The construction of the line between Tunbridge Wells and Robertsbridge was contracted to Messrs. Hoof & Wyths,[16] subcontracted to Messrs. H Warden.[10] By March 1851, the trackbed had been constructed as far as Whatlington, East Sussex, a distance of 19 miles (30.58 km). All tunnels had been completed and a single line of railway had been laid for a distance of 10 miles 40 chains (16.90 km) from Tunbridge Wells.[17] When the 15 miles 40 chains (24.94 km) section from Tunbridge Wells to Robertsbridge opened on 1 September, a single line of track extended a further 4 miles (6.44 km) to Whatlington. On the 6 miles (9.66 km) section between Whatlington and St Leonards, 750,000 cubic yards (570,000 m3) out of 827,000 cubic yards (632,000 m3) had been excavated.[18] Construction of the line between Tunbridge Wells and Bopeep Junction cost in excess of £500,000.[19]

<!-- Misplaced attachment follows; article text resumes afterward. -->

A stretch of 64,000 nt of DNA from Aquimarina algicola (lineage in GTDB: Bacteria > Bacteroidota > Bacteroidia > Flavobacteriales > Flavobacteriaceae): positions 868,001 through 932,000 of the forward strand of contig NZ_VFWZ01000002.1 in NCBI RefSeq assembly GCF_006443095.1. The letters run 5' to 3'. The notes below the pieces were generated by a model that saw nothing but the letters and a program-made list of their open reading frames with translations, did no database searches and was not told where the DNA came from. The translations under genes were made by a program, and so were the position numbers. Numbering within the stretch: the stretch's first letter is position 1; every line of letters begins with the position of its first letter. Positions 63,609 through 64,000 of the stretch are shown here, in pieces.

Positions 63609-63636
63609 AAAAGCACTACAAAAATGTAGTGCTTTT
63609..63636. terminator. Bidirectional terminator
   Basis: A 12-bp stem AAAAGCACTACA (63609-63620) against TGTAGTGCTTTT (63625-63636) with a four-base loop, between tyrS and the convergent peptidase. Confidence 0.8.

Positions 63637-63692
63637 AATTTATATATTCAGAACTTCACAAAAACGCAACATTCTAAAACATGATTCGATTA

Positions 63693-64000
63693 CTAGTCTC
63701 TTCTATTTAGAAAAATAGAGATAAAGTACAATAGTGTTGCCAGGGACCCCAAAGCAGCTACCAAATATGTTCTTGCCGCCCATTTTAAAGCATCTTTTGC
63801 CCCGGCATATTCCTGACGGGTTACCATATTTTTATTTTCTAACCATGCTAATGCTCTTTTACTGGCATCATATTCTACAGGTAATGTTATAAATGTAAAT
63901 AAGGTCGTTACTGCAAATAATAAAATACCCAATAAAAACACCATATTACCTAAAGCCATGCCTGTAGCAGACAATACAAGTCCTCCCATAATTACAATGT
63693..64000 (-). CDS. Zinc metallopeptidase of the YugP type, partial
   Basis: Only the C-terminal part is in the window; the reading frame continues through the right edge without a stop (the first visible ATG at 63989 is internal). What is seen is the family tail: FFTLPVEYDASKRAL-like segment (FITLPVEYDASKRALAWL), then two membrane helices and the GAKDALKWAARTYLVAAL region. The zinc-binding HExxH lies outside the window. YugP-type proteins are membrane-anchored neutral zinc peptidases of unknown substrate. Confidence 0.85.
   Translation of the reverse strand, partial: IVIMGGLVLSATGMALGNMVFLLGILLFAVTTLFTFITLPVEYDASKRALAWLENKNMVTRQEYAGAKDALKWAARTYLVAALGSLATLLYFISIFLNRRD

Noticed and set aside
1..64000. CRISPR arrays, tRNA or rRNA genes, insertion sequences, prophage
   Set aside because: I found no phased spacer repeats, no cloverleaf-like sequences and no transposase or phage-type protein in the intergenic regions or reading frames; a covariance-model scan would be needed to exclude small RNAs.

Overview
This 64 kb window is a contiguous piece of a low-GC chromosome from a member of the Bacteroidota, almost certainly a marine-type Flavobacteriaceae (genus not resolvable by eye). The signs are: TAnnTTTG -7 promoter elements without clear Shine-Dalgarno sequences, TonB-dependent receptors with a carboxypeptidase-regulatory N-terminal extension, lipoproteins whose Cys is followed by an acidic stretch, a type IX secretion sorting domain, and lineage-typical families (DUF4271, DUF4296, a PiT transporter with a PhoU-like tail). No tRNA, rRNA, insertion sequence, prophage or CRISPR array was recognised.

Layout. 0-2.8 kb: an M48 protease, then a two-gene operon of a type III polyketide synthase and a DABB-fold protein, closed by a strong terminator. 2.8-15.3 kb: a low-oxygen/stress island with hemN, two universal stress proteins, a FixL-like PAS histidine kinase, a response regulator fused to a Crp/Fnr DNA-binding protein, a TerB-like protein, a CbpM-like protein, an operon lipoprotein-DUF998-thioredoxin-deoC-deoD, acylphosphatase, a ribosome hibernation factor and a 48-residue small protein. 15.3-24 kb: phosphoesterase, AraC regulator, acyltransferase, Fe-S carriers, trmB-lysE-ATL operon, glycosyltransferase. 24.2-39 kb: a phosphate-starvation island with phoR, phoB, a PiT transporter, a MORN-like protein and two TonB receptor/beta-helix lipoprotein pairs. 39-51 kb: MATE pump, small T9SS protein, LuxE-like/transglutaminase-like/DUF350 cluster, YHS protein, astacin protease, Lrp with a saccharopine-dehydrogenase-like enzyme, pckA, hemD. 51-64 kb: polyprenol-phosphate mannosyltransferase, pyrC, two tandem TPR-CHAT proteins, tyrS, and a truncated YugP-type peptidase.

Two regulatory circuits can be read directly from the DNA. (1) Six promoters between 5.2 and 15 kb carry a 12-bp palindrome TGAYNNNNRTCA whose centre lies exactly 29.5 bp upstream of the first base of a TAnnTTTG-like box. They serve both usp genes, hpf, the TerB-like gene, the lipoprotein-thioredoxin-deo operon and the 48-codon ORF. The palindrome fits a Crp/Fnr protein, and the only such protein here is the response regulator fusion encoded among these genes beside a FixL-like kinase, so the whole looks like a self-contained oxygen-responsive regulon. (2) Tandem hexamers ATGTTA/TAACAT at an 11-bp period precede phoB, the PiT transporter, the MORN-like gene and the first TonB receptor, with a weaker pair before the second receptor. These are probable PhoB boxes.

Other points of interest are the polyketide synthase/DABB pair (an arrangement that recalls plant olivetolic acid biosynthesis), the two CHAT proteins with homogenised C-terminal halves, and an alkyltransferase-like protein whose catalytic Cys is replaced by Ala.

Supervision of the construction of the line was lax,[20] which enabled the contractors to skimp on the construction of the tunnels. This manifested itself in March 1855 when part of the brickwork of Mountfield Tunnel collapsed. An inspection of Grove Hill, Strawberry Hill and Wells tunnels revealed that they too had been constructed with too few layers of bricks.[21] Grove Hill Tunnel had been built with just a single ring of bricks and no filling above the crown of the brickwork.[22] The SER took the contractors to court and were awarded £3,500 in damages. However, rectifying the situation cost the company £4,700.[21][10] Although the contractors had charged for six rings of bricks, they had only used four. Due to the cost of reboring the tunnels,[20] this had to be rectified by the addition of a further two rings of brickwork, reducing the width of the tunnels by 18 inches (460 mm). The result of this was that the loading gauge on the line was restricted, and special rolling stock had to be built,[15] later becoming known as Restriction 0 rolling stock.[21] This problem would affect the line until 1986.[20]